Paul Eugene Turner
Professor of Ecology and Evolutionary Biology and Residential College Associate Fellow in Faculty of Arts and Sciences
Evolutionary biology; evolutionary medicine; experimental evolution; infectious disease; microbiology; phage therapy; RNA virus; vector borne disease; vesicular stomatitis virus; virology
Because microorganisms allow experiments on the order of hundreds (or even thousands) of generations, microbes provide a uniquely powerful system to study evolution in action. My laboratory uses microorganisms (RNA viruses, DNA viruses, bacteria) as model systems to address hypotheses in ecological and evolutionary theory, especially questions regarding the evolution of genetic exchange (sex), virus ecology and evolution, host-parasite interactions, and the evolution of infectious disease. I use an inter-disciplinary approach to investigate these processes, employing techniques from microbiology, population genetics, genomics, molecular biology, and mathematical modeling.
Extensive Research Description
Paul Turner is an associate
professor of ecology and evolutionary biology and is the director and faculty
member for the graduate program in microbiology for Yale University School of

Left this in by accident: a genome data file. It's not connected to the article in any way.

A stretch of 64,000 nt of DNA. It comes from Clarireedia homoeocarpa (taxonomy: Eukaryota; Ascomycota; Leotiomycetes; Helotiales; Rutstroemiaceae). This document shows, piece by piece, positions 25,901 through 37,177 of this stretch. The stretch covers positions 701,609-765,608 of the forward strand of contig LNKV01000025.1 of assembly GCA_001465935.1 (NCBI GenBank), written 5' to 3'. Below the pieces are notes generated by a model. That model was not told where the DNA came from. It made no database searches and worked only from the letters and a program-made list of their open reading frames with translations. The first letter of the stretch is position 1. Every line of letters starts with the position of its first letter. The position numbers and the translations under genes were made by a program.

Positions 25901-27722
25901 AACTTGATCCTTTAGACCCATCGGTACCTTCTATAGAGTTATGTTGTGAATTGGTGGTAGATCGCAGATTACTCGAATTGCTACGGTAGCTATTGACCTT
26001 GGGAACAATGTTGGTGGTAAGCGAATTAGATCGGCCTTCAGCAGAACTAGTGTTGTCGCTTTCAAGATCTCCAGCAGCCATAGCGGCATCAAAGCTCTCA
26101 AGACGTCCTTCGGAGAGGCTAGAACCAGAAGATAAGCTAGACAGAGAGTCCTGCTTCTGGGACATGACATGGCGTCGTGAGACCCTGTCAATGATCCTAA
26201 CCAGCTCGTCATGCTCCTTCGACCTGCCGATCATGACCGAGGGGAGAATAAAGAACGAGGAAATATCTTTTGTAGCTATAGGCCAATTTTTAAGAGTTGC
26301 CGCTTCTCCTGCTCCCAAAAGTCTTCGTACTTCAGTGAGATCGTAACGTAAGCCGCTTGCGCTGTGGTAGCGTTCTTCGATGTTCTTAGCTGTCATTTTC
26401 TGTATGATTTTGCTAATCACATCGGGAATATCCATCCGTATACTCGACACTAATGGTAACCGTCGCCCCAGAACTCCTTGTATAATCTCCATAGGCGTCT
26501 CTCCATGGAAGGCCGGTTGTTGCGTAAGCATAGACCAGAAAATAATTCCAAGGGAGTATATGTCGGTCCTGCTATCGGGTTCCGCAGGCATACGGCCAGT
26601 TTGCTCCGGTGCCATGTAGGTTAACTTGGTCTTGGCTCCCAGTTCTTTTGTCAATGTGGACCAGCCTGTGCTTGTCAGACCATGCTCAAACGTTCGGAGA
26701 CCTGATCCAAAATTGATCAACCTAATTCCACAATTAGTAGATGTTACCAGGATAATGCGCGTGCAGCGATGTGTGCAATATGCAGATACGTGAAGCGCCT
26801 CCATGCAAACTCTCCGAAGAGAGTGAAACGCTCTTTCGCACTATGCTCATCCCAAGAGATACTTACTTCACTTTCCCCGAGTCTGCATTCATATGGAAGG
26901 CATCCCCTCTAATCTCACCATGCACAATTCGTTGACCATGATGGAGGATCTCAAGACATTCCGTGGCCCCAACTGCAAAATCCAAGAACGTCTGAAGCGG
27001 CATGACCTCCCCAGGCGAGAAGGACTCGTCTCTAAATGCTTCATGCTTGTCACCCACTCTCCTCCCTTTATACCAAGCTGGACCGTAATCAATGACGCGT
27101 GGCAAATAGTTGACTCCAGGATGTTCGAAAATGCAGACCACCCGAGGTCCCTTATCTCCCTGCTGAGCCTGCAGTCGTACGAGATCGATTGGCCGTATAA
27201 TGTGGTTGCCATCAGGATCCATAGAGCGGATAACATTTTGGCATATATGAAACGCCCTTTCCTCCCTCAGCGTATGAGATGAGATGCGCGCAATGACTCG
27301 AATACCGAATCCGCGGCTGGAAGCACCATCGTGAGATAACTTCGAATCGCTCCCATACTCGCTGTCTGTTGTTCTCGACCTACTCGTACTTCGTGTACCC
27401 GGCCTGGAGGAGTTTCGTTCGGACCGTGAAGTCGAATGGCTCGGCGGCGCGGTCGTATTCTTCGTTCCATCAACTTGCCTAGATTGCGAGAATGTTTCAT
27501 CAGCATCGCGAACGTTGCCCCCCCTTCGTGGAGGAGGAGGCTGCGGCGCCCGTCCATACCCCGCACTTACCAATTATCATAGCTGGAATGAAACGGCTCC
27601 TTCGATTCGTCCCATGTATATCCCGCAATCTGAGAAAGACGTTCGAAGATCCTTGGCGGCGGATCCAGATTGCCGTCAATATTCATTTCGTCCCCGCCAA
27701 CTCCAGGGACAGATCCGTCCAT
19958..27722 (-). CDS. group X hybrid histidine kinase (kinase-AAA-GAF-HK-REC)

Medicine. Dr. Turner’s research interests include: evolutionary biology,
evolutionary medicine, experimental evolution, infectious disease,
microbiology, phage therapy, RNA virus, vector borne disease, vesicular
stomatitus virus and virology. He uses an inter-disciplinary approach in his
research laboratory to develop hypotheses related to the evolutionary theory.
Paul Turner received his Ph.D. from Michigan State University. He is a member of the committee on minority education for the American Society for Microbiology and was elected chair of 2013 Gordon Research Conference on Microbial Population Biology. He served as associate editor for Evolution: International Journal of Organic Evolution and is the author to the paper; “Predicting virus evolution: the relationship between genetic robustness and evolvability of thermotolerance.”